Tyler State Park, located in Tyler, Texas, is almost 1,000 acres of outstanding bird watching territory. Bird watching habitats here include a 64-acre spring fed lake, forests of pines and oaks, and marshy swamps. It is also a popular recreational area in Texas – in addition to bird watching, you can enjoy fishing, swimming, hiking and boating here. For tips on finding and identifying just a few of the species you may see while bird watching at Tyler State Park in Texas, see below.
Wood Duck. Look for this lovely tree duck while bird watching along the lake and swamps of Tyler State Park in Texas. It is very easy to recognize when bird watching from its beautiful coloring – it has a green and purple head with white stripes, a purplish-brown breast, yellow flanks, a brown back, and a white throat. Wood ducks feed on insects, acorns, seeds and fruit.
Pileated Woodpecker. This large woodpecker is the size of a crow, and is easy to identify when bird watching from its black body, bright red crest and white neck stripe. Look for it digging holes in the trees of Tyler State Park in Texas, looking for ants and other insects to eat. These woodpeckers are year-round residents at Tyler State Park.
Brown-headed Nuthatch. Look for this small nuthatch in the pine trees of Tyler State Park in Texas, where you will see it creeping head first down trunks and branches. Identify it while bird watching from its bluish-gray back, nape, wings and rump, as well as its white underparts. It also has a brown crown. Look for it probing under bark and in cracks for insects and pine seeds.
Wood Thrush. This large thrush (slightly smaller than the American Robin) can be found when bird watching in the summer at Tyler State Park in Texas. It has a brown back, and its white chest is heavily spotted. Look for it when bird watching deep in the forests of Tyler State Park, where you will find it foraging on the ground for insects, caterpillars, ants and fruit.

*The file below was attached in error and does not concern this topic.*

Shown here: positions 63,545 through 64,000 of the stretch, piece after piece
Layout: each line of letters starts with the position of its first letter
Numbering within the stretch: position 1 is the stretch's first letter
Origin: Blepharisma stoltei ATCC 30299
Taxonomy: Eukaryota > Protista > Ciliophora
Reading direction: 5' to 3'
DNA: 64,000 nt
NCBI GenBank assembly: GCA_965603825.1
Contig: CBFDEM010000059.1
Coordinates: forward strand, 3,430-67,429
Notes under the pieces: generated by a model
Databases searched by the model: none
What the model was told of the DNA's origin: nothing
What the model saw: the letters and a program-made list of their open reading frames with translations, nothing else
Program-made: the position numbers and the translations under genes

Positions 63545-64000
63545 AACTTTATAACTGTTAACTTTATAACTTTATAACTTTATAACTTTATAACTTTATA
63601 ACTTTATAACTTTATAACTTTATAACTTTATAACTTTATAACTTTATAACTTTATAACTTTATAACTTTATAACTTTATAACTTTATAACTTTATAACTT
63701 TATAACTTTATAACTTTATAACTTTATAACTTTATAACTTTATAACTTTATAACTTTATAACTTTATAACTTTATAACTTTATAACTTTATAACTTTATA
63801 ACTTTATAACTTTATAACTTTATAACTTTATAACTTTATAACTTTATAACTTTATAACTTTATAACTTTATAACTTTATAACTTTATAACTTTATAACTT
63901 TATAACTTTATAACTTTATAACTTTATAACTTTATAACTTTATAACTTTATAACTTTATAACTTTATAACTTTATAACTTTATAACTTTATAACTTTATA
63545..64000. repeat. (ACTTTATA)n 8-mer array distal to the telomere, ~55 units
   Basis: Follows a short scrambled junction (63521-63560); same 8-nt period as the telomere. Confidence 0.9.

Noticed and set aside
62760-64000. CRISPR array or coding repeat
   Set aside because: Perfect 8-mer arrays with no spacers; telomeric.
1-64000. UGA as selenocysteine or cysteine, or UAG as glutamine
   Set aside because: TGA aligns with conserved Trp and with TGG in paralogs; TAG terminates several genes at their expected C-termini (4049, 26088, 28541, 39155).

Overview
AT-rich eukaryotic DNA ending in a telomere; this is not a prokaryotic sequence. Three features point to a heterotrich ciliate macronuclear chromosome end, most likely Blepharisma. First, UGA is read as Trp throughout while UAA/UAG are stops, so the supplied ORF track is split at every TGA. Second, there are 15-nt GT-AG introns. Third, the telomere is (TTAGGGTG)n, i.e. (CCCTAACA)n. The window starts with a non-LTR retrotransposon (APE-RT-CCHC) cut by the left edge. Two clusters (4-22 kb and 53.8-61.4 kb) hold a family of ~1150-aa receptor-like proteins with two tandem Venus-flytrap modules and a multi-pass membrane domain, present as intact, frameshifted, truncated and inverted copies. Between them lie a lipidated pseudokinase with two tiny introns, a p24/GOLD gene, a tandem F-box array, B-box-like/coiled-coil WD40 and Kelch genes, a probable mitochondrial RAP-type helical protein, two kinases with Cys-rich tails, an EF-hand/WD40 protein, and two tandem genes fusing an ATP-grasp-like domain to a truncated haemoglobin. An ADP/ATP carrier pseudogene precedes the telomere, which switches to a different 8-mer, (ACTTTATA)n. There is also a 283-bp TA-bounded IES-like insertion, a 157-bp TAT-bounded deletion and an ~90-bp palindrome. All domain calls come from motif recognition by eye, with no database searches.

Indigo Bunting. You’ll find this small finch in the summer when bird watching at Tyler State Park in Texas. Look for it in the woodland clearings and forest edges of Tyler State Park, where you can identify it while bird watching from its iridescent blue body, slightly darker crown, and black wings and tail, edged in blue. It feeds on insects, grain, seeds and berries. Indigo Buntings migrate at night, using the stars to find their way.
Painted Bunting. This summer resident of Tyler State Park in Texas can be found in the forest edges and swamps, looking for seeds, insects and caterpillars. It is easy to recognize from its beautiful coloring, with a bronze-green back, bright red rump and underparts, and blue head and nape. It also has a red eye-ring, and its wings have green shoulder patches.
Fox Sparrow. Look for this winter resident of Tyler State Park in Texas in the forests, scratching in the ground litter for insects. Identify it from its boldly striped feathering and heavily streaked chest, along with its rust colored tail. This is one of the larger American sparrows, although it is still small for a songbird.